a lot of people these days, especially boomers as they get ready to retire or are layed off more and more are feeling the entrepreneurial spirit. research shows that those that are 55 or older have the highest rate of entrepreneurship in america and are twice as likely to be successful as those in it's 20 or 30s. it's personally has its challenges. >> sharon epperson is here and joins us with more on what they need to do before getting started. why are so many baby boomers getting into entrepreneurship? >> because they want to keep working or they need to keep working and they have a wealth of experience, resources and expertise to bring to the table. >> yeah, there has to be some pitfalls. what are the challenges you would warn people about. >> even though they may have managed big departments and run businesses within a corporation, running your own business is far different. you need to have a plan. a well thought out business plan. it needs to include the income statement and cash flow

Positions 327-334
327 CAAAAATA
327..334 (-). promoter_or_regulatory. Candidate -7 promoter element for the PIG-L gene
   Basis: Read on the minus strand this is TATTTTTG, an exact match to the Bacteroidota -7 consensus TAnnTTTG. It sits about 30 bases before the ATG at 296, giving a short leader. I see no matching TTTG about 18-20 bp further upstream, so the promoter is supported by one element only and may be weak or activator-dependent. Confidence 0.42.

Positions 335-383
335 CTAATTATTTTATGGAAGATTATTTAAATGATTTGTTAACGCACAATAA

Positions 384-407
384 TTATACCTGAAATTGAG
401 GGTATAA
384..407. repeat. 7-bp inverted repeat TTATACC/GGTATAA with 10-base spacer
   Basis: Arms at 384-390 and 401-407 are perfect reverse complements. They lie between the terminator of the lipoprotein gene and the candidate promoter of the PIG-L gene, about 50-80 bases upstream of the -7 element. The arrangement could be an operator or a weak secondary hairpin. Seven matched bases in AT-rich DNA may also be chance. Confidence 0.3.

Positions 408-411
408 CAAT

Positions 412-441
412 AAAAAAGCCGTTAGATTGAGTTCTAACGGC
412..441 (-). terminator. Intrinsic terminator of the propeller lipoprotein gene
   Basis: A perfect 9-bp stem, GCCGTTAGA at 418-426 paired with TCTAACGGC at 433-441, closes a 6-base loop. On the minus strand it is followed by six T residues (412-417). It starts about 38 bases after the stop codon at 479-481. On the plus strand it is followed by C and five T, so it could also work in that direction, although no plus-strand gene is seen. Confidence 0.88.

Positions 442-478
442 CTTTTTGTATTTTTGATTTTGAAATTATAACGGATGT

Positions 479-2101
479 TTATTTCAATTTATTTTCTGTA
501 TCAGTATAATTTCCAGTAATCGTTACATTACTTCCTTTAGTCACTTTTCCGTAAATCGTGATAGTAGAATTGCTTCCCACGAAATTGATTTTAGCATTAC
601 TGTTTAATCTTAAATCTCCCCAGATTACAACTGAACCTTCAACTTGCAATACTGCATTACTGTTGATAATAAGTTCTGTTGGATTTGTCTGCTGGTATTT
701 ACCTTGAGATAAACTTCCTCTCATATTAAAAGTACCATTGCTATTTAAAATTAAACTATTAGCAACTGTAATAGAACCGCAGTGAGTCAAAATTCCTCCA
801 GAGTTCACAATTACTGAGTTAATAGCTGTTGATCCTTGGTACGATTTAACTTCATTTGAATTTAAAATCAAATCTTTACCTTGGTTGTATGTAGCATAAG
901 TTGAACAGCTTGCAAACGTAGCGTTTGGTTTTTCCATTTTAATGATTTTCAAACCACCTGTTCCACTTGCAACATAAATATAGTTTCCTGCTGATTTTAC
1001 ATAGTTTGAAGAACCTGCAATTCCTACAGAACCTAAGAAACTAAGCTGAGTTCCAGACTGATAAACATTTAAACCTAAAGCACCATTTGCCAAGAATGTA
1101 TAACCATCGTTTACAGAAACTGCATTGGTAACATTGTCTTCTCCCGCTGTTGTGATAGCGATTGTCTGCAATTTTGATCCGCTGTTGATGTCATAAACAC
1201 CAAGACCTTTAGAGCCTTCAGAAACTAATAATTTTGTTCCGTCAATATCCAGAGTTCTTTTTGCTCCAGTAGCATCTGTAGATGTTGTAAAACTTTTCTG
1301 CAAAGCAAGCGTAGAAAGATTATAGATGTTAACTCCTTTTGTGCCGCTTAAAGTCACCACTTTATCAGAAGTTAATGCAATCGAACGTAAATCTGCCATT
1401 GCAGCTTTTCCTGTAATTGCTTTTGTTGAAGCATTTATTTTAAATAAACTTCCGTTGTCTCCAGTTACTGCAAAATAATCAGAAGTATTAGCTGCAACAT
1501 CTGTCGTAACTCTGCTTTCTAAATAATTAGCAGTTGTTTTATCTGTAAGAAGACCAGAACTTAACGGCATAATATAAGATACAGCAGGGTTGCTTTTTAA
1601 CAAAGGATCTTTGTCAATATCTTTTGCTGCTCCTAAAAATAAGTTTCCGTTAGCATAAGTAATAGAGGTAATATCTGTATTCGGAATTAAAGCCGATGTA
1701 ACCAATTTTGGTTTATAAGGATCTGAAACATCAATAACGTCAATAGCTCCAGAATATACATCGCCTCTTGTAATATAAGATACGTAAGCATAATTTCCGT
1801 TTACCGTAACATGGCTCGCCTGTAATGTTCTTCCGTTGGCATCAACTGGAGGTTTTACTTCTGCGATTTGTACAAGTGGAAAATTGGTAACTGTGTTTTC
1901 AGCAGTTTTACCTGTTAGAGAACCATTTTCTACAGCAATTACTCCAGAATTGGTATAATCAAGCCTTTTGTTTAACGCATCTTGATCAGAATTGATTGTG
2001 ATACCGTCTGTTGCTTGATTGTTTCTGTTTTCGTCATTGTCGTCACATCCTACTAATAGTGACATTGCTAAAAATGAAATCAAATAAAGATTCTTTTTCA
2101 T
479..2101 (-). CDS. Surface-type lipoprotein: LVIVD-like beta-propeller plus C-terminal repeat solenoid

analysis. you need to have a well thought out plan that includes your target audience and how you're going to market all of these things and the small business association is really good about giving you tools that can help you get there. >> what are some of the first steps if you're thinking about jumping in on this? what's the first things you should consider and what are the first things you should do? >> figure up your start up costs. do a break even analysis. how much time is it going to take you to make money and have this business be profitable. there's some research that shows you might need $30,000 for this to happen. it could take 18 months or more for that to happen. and you also need to make sure one of the things that people really mess up on is money management and if you don't have a budget for your household it's going to be hard for you to figure that out for your business and you cannot mix them one. don't mix up your personal and business expenses. >> it's not surprising to hear that people in their 50s are more successful than people in their 20s and 30s.